JPH Chef Hanada’s specialty is perfecting the flavor of raw fish by purchasing only fresh fish daily from Los Angeles fish markets and applying simple seasoning.

A true taste of Japan in Port Hueneme

Sticking with tradition

By Ron Russ 11/21/2012

 

Sushi Hanada  
457 W. Channel Islands Blvd.
Port Hueneme
984-7978
$2-$60


It’s the fly-by-the-seat-of-your-pants, hands-off-the-wheel, daredevil approach known as “Omakase.” No, it’s not Japanese bungee jumping, it simply means, “I’ll leave it to you.” It is the letting go of what you know (or what you think you know) and trusting that a qualified chef will deliver the freshest and best offering that he possibly can. While there is a menu, I highly recommend that you remember this term when dining at the very traditional Tokyo style Sushi Hanada in Port Hueneme.


As Chef Hanada artfully slices sashimi behind the counter, his wife runs the restaurant floor, leading you to feel as though you might be a guest in their home. While many sushi restaurants look to create a fun and funky ambience and come up with clever names for their sushi rolls, Sushi Hanada is deeply and proudly rooted in the traditions of Japan. If you want neon lights and techno music to go along with sake bombs and “cowboy rolls,” this is definitely not your place. It’s hidden away in a small strip mall and is understated both inside and out. What Sushi Hanada may lack in ambience, however, it more than makes up for in the quality and thoughtful preparation of the sushi.

 
After reading in the restaurant that “Chef Hanada travels before sunrise to the Los Angeles fish market where the fish is flown in daily from all over the world,” I knew that I wanted to embark on my “Omakase” journey of trust. Despite a good variety of prepared rolls on the menu, I was guided in the direction of sashimi and edo-mae sushi, which is basically a slice of a raw fish atop rice lightly seasoned with vinegar. I willingly deferred, but first I needed to run a quick test of my own.


You know how you can often tell how good a restaurant is going to be based on its bread? That’s how I feel about sushi restaurants and miso soup. This miso soup has never seen a can. Rather, it’s homemade and will be some of the tastiest you’ve ever tried. After I slurped that down, the first plate arrived, carrying sashimi — thinly sliced scallops, whitefish (fluke with ponzu) and toro (tuna belly). It was served with hand-cut daikon (shinier when hand-cut), cucumber and lemon slices. Do not mistake these for “garnish” as they are a thoughtful accompaniment to the flavors of the fish. For me, the fatty perfection that is toro was the standout, along with the scallop with its delicate texture. The next dish to arrive was Japanese oysters. The creaminess of the oysters was very well-balanced by the pool of citrus of ponzu and the delicate scallions perched on top.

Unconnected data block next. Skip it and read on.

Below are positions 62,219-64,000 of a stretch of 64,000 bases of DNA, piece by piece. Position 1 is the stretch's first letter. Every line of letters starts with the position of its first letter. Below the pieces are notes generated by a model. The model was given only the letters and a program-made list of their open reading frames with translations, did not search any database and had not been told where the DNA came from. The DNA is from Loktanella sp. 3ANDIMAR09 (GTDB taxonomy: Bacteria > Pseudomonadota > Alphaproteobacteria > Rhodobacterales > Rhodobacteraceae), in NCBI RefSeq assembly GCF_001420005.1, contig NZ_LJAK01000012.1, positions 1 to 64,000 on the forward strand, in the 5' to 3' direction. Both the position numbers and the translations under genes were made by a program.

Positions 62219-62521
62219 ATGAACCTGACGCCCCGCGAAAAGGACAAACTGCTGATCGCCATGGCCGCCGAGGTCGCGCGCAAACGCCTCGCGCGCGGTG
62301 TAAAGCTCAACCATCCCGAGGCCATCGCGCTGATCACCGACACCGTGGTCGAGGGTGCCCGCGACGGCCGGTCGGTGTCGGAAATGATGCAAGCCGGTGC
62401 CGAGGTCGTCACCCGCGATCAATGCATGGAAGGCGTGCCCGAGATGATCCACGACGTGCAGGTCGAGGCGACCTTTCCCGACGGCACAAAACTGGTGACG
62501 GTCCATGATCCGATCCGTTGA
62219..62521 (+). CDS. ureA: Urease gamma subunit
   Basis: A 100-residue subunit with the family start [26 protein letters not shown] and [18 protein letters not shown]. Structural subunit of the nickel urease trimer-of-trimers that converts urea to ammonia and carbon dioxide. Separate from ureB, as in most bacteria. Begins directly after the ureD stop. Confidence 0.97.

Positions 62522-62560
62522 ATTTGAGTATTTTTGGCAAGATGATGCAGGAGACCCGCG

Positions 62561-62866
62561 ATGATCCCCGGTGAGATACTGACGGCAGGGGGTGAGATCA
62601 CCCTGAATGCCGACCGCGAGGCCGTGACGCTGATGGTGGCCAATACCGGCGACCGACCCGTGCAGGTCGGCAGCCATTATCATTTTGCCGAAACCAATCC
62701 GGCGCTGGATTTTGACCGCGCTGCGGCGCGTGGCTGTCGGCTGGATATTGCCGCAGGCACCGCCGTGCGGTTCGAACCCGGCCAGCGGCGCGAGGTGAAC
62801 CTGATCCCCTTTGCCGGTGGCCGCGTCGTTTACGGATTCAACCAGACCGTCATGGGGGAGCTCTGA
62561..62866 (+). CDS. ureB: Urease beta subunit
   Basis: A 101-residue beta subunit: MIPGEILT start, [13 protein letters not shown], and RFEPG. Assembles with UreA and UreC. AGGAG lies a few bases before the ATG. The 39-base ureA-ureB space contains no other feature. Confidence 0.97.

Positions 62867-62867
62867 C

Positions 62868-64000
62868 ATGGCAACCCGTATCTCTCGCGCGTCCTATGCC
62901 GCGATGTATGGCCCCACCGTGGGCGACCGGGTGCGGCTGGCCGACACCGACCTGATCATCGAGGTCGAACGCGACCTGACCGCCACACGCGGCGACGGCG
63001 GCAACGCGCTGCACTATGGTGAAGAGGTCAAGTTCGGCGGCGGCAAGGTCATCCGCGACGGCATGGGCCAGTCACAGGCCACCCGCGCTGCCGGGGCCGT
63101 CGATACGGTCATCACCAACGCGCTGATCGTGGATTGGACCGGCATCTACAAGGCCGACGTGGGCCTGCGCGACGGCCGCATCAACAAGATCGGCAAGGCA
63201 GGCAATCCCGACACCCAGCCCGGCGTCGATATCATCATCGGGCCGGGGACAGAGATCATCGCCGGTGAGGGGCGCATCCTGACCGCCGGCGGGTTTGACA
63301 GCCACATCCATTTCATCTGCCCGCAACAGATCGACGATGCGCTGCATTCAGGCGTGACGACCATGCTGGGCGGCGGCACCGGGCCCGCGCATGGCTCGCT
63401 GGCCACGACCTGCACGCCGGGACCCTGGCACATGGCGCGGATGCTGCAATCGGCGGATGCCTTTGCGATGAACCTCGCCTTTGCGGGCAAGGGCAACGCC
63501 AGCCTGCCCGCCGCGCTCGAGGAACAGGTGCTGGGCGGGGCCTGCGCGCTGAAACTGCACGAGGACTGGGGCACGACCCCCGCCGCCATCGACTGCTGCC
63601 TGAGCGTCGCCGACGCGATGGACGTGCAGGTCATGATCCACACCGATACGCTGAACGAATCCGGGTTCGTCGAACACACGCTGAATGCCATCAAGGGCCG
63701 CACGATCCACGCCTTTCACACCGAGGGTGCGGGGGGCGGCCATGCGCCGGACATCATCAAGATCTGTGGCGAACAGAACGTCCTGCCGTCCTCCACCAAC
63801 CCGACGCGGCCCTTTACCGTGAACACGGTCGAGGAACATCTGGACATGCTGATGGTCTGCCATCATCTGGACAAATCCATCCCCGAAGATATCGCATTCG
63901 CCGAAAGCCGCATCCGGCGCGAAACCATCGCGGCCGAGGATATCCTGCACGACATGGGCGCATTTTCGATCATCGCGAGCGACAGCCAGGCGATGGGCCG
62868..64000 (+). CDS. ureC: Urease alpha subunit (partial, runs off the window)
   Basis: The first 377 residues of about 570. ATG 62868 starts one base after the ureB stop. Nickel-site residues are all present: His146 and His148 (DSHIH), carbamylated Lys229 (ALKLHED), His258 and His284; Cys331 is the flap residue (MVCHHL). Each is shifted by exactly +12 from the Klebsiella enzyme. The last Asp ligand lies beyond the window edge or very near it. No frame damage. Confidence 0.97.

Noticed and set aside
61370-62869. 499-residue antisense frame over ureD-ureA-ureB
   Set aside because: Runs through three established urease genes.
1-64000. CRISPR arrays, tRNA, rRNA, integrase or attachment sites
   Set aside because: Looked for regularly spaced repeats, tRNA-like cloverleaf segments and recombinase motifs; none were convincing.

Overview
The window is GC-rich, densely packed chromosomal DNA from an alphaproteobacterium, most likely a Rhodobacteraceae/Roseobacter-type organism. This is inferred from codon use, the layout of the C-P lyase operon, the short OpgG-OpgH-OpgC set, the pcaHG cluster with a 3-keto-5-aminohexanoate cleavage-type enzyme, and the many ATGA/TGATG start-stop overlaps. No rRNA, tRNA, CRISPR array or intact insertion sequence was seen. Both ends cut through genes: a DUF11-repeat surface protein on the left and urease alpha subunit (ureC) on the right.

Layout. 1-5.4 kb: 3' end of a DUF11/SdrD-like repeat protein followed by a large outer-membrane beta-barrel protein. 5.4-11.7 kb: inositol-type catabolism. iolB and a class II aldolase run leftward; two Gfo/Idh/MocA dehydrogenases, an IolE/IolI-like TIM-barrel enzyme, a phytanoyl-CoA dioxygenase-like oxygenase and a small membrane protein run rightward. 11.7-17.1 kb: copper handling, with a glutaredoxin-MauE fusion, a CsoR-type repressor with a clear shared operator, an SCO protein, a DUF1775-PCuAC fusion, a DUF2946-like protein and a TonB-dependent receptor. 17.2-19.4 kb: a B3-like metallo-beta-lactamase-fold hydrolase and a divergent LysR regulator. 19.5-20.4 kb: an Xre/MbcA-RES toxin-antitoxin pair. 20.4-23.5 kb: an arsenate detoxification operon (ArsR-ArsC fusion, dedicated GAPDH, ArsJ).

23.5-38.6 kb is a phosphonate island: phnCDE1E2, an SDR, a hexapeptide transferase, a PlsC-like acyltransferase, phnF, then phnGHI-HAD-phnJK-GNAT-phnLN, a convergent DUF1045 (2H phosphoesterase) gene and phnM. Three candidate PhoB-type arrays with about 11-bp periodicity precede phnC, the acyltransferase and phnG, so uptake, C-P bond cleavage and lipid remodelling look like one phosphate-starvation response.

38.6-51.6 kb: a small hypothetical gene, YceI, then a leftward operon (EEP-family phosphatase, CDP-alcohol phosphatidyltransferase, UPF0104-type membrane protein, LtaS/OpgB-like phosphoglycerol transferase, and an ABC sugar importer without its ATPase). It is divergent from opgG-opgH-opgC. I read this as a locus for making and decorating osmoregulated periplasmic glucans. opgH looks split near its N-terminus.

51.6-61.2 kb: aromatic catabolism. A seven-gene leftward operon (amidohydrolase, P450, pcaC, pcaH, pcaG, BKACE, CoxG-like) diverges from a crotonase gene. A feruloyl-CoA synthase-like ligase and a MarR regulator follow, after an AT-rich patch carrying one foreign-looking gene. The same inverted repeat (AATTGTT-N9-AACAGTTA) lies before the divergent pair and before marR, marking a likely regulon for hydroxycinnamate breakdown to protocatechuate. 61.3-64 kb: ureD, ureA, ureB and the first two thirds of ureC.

Shortly thereafter, I was staring down at an enticing plate of pure art. Ten kinds of sushi: fresh sea eel, squid, kohada, jumbo clam, yellowtail belly, zuke (marinated tuna), engawa (halibut fin), Spanish mackerel, salmon roe and sea urchin. The eel, which is first boiled and then baked, literally began to melt in my mouth. The marinated tuna had such depth, it didn’t seem to want to end. My other favorite was the Spanish mackerel, which was perfectly accented with ginger and scallion. The squid and the jumbo clam left room to be desired both in flavor and an all-too-rubbery texture. At meal’s end, maybe just to prove that his eel is fresh from the sea and not frozen, Chef Hanada handed me a small plate of flash-fried eel bones, which I happily crunched on and named “sea Cheetos.” 

 
Now I do want to reiterate that this place is not for everyone. There are a few rules and guidelines such as: do not ask for wasabi as it’s already in the sushi, don’t dunk your sushi into soy sauce (unless instructed) as it will mask the delicacy of the fish, ginger is to cleanse the palate between different tastes, and lastly, there is no pepper on the table because it’s incompatible with Japanese flavors. At the end of the day, everyone has different preferences, so if you prefer to have your raw fish smothered in spicy mayonnaise or doused with Dynamite sauce, this may not be for you. If you, however, are like me and looking to open your mind and taste buds to something that seems new but is drenched in tradition, then Sushi Hanada is an excellent choice. Just keep the holster of soy sauce at home — it’s like putting A1 on Wagyu beef.

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